Early on he worked for Skidmore, Owings and Merrill (SOM) but felt stifled in the world of corporate architecture and started his own much smaller firm in 1947. He also became a fierce advocate of historic preservation and city planning. He had a lifelong interest in sailing and boat-building which was often reflected in his designs especially in some of his residential projects. Harry Weese & Associates won the coveted Firm of the Year Award in 1978. In 45 years they completed over 300 commissions with perhaps an equal number of unbuilt designs.

His luster was tarnished in later years as his drinking and personal problems put a sad footnote on what should have been a celebrated life. After numerous stints in rehab clinics and several strokes his wife Kitty and family had him committed to the Illinois Veterans Home where he died quietly in 1998. Recently his work has come back into focus as a number of articles and a new book has been released on his life and works. Much like the recent surge of interest in Eero Saarinen, the work of Harry Weese is finally getting the critical respect and admiration that it always deserved.

Selected Harry Weese Projects

1957: Lillian C. Schmitt Elementary School – Columbus, Indiana

1958: United States Embassy Building – Accra, Ghana

1961: Northside Middle School – Columbus, Indiana

1963: Sterling Morton Library at the Morton Arboretum

1965: First Baptist Church – Columbus, Indiana

1966: Orchestra Hall Restoration – Chicago, Illinois

1966: IBM Building – Milwaukee, Wisconsin

1966: Tangeman House – Muskoka Lakes, Ontario, Canada

1967: Auditorium Theatre Restoration – Chicago, Illinois

1968: Seventeenth Church of Christ, Scientist – Chicago, Illinois

1969: Marcus Center for the Performing Arts – Milwaukee, Wisconsin

1969: Shadowcliff House – Ellison Bay, Wisconsin

1970: Time-Life Building: Chicago, Illinois

1970: Formica Building – Cincinnati, Ohio

1972: Arena Stage – Washington, D.C.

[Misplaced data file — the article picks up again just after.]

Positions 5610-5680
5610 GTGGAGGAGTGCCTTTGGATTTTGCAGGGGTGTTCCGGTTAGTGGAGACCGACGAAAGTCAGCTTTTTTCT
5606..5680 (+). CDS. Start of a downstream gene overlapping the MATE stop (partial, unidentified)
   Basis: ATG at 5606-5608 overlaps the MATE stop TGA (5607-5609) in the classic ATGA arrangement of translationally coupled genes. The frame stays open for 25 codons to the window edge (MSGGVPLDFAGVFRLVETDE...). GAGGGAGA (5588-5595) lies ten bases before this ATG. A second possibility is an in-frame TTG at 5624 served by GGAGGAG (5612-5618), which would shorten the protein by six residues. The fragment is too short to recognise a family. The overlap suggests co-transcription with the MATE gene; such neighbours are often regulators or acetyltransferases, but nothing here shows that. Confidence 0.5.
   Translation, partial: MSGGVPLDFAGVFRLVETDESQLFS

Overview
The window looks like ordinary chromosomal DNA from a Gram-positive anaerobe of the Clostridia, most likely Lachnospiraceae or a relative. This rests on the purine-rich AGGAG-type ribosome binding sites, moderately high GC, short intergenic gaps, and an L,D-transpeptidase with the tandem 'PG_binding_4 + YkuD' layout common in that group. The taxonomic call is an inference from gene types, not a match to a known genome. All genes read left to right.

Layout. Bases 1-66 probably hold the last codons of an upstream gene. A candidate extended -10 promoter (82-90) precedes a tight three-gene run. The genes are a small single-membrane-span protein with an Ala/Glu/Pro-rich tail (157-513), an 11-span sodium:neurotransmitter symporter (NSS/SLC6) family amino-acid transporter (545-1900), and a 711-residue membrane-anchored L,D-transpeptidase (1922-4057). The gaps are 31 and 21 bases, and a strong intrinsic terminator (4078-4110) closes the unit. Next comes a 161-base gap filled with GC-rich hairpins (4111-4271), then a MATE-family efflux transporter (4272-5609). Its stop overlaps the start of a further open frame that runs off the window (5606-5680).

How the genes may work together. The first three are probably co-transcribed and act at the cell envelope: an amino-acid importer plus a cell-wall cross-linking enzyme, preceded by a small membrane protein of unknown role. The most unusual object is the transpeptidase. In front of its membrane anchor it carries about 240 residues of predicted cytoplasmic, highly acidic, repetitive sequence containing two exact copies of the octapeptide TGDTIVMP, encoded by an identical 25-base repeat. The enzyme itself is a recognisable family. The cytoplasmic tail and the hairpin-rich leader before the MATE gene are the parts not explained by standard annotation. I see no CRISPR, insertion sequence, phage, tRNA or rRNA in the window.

1973: Crown Center Hotel – Kansas City, Missouri

1975: Mercantile Bank – Kansas City, Missouri

1975: Oak Park Village Hall – Oak Park, Illinois

1975: Metropolitan Correctional Center – Chicago, Illinois

1976: Willow Street Townhouses – Chicago, Illinois

1976: Metro System – Washington D.C.

1981: Fulton House Condominium Conversion – Chicago, Illinois

1982: United States Embassy Housing – Tokyo, Japan

1984: Miami-Dade County Transit System – Dade County, Florida

1988: River Cottages – Chicago, Illinois

1988: Union Station Restoration – Washington, DC


“Reconstructing Harry Weese”: fascinating recent article about his life and career

“Harry Weese: A Man of Many Words and Works (1915-1998)” – a career retrospective from Inland Architect magazine.

The Architecture of Harry Weese: Robert Bruegmann and Kathleen Murphy Skolnik (recently published career retrospective)

Harry Weese Interview: part of the Chicago Architects Oral History Project

Harry Weese Houses: Kitty Baldwin Weese (This book was written by Harry’s wife as a tribute for his 70th birthday – it illustrates 38 of his 82 residential designs).

Columbus Area Visitors Center

City of Columbus: official City of Columbus website

Columbus Indiana Architectural Archives

Columbus Indiana Architecture Digital Archives: A small portion of the Columbus Indiana Architectural Archives available online from the IUPUI digital library

3D Models of Columbus Architecture Executed in Google SketchUp:

The Republic Newspaper – Columbus, Indiana newspaper

Bartholomew County Public Library

Historic Columbus Website – David Sechrest’s tribute to Columbus History

Historic Columbus Message Board – a companion interactive forum to the David Sechrest historical website

Bartholomew County Historical Society

Columbus Area Arts Council

Click HERE for a Calendar of Upcoming Events in the Columbus Area.

Click HERE for information about Tours of Columbus Architecture and Design including the Miller House.

Ricky Berkey

Email me: rickyberkey@gmail.com